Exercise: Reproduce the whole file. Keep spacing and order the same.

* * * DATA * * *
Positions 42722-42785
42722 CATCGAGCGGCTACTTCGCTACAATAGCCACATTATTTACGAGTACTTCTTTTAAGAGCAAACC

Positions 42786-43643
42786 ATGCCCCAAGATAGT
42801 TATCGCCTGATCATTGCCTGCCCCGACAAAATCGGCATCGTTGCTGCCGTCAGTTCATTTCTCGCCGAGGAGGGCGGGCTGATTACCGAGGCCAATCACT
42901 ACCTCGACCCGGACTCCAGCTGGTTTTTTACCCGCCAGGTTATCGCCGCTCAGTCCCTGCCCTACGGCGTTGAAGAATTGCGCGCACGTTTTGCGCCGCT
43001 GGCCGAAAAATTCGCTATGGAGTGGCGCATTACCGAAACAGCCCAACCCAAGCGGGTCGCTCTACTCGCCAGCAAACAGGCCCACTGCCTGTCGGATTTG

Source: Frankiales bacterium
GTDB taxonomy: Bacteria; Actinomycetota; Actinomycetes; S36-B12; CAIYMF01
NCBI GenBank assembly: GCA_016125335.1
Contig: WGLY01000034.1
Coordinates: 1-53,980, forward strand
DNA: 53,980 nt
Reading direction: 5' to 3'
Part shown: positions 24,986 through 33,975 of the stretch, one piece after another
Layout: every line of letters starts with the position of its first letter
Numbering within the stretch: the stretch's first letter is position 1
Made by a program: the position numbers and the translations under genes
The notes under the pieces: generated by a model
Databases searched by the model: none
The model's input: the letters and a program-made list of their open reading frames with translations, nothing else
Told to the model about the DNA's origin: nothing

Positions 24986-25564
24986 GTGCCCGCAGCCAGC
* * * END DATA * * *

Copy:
Positions 42722-42785
42722 CATCGAGCGGCTACTTCGCTACAATAGCCACATTATTTACGAGTACTTCTTTTAAGAGCAAACC

Positions 42786-43643
42786 ATGCCCCAAGATAGT
42801 TATCGCCTGATCATTGCCTGCCCCGACAAAATCGGCATCGTTGCTGCCGTCAGTTCATTTCTCGCCGAGGAGGGCGGGCTGATTACCGAGGCCAATCACT
42901 ACCTCGACCCGGACTCCAGCTGGTTTTTTACCCGCCAGGTTATCGCCGCTCAGTCCCTGCCCTACGGCGTTGAAGAATTGCGCGCACGTTTTGCGCCGCT
43001 GGCCGAAAAATTCGCTATGGAGTGGCGCATTACCGAAACAGCCCAACCCAAGCGGGTCGCTCTACTCGCCAGCAAACAGGCCCACTGCCTGTCGGATTTG

Source: Frankiales bacterium
GTDB taxonomy: Bacteria; Actinomycetota; Actinomycetes; S36-B12; CAIYMF01
NCBI GenBank assembly: GCA_016125335.1
Contig: WGLY01000034.1
Coordinates: 1-53,980, forward strand
DNA: 53,980 nt
Reading direction: 5' to 3'
Part shown: positions 24,986 through 33,975 of the stretch, one piece after another
Layout: every line of letters starts with the position of its first letter
Numbering within the stretch: the stretch's first letter is position 1
Made by a program: the position numbers and the translations under genes
The notes under the pieces: generated by a model
Databases searched by the model: none
The model's input: the letters and a program-made list of their open reading frames with translations, nothing else
Told to the model about the DNA's origin: nothing

Positions 24986-25564
24986 GTGCCCGCAGCCAGC